The Australian Energy Market Operator has imposed price caps in all the four main states of the NEM and seized control of the market as it seeks to avoid blackouts.
Wave of reviews
The squeeze comes amid a wave of coal power outputs, high coal and gas prices and elevated demand during the cold snap.
The much higher forward electricity prices have left EnergyAustralia’s derivative contracts “out of the money” as the groups their value against current prices.
In its first-quarter report, CLP said losses on the contracts for the March quarter totalled $HK2.5 billion, a figure that has now ballooned higher in the following two months.
“The position for the first half of 2022 remains uncertain as it will be determined by the prices prevailing in the market as at 30 June 2022,” CLP said.
“The loss recorded at that time has the potential to be either more or less than the amount recorded at 31 May 2022, yet it is expected to remain materially unfavourable to the Group’s operating earnings.”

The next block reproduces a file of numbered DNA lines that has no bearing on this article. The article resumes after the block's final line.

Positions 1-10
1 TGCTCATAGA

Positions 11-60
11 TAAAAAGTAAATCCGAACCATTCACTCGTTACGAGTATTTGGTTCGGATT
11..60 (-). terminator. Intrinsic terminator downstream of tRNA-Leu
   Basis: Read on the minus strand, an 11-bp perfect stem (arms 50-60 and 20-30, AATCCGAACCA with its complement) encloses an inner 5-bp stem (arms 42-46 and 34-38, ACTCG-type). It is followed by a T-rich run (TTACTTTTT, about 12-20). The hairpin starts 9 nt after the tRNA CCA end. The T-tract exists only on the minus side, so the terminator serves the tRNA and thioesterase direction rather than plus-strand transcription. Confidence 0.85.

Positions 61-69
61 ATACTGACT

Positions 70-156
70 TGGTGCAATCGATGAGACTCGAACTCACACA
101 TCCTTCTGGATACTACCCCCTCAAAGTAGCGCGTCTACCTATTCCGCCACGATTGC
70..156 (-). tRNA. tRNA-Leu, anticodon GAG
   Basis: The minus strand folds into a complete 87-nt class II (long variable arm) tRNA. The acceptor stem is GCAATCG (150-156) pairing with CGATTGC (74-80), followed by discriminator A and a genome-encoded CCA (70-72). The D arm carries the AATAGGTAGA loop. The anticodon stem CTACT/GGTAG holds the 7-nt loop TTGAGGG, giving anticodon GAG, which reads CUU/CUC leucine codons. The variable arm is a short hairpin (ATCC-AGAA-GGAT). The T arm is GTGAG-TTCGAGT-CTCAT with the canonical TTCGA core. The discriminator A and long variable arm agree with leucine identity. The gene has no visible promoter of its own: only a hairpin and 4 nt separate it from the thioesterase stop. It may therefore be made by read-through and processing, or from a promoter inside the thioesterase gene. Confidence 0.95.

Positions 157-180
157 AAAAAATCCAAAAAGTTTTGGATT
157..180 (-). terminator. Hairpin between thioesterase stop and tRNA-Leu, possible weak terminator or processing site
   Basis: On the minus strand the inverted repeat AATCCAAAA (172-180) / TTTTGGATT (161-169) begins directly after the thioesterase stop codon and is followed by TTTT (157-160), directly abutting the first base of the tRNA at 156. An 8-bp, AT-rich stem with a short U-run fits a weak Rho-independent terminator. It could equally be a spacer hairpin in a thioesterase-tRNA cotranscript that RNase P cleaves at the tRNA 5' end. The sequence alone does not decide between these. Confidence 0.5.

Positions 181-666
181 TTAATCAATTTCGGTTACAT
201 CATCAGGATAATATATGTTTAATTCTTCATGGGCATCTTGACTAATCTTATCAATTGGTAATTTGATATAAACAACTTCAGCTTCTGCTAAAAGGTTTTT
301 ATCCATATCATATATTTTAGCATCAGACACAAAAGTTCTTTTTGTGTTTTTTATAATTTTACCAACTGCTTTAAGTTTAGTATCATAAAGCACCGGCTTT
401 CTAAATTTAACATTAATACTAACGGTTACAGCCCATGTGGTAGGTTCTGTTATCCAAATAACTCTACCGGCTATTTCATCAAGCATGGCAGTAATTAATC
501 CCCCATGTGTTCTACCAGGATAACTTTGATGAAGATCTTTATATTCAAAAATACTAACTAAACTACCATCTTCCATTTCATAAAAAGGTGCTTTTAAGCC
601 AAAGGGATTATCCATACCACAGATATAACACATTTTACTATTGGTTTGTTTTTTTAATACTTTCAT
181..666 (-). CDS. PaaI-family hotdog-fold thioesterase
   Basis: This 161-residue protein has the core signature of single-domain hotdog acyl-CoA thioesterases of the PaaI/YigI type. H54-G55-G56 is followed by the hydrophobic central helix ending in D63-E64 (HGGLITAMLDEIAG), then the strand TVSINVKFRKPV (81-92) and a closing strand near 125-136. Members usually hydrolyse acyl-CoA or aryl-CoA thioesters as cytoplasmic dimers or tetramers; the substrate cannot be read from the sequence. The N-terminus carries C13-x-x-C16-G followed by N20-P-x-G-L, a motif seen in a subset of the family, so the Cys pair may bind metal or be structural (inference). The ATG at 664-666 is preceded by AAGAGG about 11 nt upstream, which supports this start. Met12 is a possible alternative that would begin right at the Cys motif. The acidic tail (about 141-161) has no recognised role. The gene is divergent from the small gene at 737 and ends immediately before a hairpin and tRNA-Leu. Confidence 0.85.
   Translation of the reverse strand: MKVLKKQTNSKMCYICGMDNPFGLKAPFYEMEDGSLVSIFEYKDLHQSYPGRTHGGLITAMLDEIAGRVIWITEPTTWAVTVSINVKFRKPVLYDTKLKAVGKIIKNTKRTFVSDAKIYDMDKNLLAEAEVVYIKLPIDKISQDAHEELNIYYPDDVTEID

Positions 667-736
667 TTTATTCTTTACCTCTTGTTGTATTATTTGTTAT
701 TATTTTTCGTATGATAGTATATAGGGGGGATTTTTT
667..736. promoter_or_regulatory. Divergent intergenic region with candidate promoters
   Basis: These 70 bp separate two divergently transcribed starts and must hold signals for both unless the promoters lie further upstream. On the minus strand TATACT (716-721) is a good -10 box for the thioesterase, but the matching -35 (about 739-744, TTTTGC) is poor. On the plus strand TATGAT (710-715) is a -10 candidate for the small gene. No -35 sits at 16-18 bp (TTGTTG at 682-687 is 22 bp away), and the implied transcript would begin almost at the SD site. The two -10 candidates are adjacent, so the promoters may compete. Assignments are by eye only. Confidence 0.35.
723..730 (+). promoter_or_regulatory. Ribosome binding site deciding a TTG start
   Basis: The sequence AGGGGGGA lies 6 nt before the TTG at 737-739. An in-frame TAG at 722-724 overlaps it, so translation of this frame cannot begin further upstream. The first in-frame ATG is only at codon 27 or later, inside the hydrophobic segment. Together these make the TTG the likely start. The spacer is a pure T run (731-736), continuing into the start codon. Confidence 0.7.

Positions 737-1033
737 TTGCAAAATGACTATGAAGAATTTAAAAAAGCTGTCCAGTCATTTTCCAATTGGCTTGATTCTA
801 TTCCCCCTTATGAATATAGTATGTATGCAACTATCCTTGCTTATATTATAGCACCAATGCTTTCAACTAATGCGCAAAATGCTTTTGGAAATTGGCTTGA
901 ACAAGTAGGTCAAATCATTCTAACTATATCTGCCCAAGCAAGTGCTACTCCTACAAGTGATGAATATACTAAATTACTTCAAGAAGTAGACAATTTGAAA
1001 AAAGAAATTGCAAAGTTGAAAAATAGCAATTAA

It said it would report the actual loss for the full six months at the group’s interim results on August 8.
CLP noted the unfavourable changes to the fair value of its contracts are not related to the underlying operating performance of its business. The losses are unrealised, reflecting rather “an opportunity cost versus prevailing prices at a particular point in time”.
It said the rise in wholesale prices should increase earnings for EnergyAustralia’s energy supply business in the longer term, “provided it can purchase fuel as required, generate and dispatch electricity at the higher prices”.
The coal supply problems at the Mount Piper generator near Lithgow have been an ongoing difficulty for EnergyAustralia for at least three years. They come as Origin Energy is also battling coal supply constraints at its 2880-megawatt Earing coal power generator on the NSW Central Coast.